Murray had been permitted entry to the kingdom of Nature. But after a year he was driven out of the cottage by persistent and torrential rain. He had overcome loneliness, depression and the deep snow of a freezing winter, but the derelict state of the cottage offered no protection from penetrating rain, and the year at Copsford came to a soggy end. Not that Murray was depressed about the outcome. On the contrary Murray, who kept extensive notes throughout the year, was noticeably up-beat about the whole experience, and later found that it had a major influence over the rest of his life. In one of his later books he noted of Copsford: ‘Far from forgetting that freedom of meadow and marsh which I had enjoyed I was frequently almost overpowered by a desire to return to it. I longed for the smell of crushed mint in my nostrils, for the hum of insects and the song of birds in my ears, for the close contact with nature that I had experienced. Instead I had to be content with the briefest visits to the woods and streams, with the shortest of holidays among the hills, and from this occasional communion to renew health and strength and try to satisfy my heart.’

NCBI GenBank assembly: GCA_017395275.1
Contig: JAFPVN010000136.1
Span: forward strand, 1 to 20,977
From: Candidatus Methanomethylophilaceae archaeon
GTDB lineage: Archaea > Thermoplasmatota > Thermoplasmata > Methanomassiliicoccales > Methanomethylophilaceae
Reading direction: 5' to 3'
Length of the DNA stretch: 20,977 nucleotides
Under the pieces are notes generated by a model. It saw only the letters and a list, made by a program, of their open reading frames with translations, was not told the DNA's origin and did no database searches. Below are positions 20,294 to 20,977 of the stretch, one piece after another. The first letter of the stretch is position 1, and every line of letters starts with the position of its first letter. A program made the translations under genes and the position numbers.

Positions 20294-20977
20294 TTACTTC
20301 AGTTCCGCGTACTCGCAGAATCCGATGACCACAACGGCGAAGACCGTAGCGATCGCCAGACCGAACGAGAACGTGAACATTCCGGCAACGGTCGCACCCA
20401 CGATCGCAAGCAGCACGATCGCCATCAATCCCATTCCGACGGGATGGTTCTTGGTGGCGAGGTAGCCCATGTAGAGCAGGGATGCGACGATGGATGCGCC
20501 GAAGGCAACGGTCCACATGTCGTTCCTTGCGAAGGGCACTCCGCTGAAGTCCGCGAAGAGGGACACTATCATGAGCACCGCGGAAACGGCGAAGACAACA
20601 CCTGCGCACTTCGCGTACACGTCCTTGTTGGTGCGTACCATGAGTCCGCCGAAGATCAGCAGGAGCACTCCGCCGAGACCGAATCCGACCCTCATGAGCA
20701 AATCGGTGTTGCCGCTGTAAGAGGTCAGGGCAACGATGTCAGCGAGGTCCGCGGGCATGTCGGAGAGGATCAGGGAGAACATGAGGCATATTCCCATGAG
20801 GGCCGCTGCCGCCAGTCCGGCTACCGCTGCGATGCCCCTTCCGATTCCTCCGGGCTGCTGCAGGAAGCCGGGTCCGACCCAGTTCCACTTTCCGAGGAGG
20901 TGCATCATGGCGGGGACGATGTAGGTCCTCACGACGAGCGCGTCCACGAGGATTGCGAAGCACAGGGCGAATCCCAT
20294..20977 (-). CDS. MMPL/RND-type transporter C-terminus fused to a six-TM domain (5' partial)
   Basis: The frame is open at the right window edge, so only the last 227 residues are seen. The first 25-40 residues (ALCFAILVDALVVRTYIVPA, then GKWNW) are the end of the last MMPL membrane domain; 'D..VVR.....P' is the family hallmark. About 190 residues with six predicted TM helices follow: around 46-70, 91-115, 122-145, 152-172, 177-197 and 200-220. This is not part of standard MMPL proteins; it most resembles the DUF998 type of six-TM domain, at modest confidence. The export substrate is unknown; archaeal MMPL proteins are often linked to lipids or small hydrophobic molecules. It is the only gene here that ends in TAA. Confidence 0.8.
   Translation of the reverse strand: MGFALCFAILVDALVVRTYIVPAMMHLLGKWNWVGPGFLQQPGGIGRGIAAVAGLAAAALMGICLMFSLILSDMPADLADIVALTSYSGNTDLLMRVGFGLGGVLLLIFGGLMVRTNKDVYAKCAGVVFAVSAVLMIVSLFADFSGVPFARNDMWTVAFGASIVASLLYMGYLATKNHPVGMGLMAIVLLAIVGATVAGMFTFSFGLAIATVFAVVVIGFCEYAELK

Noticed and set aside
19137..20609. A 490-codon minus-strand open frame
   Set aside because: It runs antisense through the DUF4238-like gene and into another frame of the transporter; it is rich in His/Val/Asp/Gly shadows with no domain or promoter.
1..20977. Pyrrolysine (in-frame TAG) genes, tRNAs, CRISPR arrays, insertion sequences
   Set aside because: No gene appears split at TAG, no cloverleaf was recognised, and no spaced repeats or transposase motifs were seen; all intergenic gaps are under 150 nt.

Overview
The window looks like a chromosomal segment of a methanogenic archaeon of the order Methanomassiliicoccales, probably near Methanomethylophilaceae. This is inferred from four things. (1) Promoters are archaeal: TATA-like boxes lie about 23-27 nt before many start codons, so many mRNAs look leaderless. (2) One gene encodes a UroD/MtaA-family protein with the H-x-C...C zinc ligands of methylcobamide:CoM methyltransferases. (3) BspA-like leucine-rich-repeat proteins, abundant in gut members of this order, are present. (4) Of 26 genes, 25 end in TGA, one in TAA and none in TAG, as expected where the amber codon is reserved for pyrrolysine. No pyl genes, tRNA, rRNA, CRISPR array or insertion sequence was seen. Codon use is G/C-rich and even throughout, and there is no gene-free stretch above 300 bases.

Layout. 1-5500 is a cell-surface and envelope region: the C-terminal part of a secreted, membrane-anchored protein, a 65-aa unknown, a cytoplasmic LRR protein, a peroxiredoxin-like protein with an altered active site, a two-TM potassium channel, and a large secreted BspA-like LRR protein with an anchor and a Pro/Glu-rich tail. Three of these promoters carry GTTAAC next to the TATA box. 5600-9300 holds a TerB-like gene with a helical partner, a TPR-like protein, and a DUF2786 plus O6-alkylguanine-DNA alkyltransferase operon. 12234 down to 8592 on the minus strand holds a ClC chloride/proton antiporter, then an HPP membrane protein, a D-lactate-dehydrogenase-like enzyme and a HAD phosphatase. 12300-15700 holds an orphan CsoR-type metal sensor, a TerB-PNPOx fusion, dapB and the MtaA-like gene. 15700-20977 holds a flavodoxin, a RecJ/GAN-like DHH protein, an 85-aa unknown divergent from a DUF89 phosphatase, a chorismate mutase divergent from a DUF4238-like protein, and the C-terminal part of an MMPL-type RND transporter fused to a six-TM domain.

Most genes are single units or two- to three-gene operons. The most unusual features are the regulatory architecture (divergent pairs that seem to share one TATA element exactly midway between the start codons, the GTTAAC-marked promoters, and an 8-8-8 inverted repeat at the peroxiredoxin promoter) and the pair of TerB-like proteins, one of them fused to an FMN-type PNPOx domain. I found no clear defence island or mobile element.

Many readers of Copsford are themselves captivated and haunted by the book. It is not just that Murray recreates for us an experience of drawing close to Nature for which we yearn, it is also the fact that he does not have to go to a distant ‘wilderness’ to achieve it. One of the great charms of Copsford is that it presents the ability to find solitude, beauty and a deep communion with nature much nearer at hand, in the English countryside. It is a book with a small but devoted following.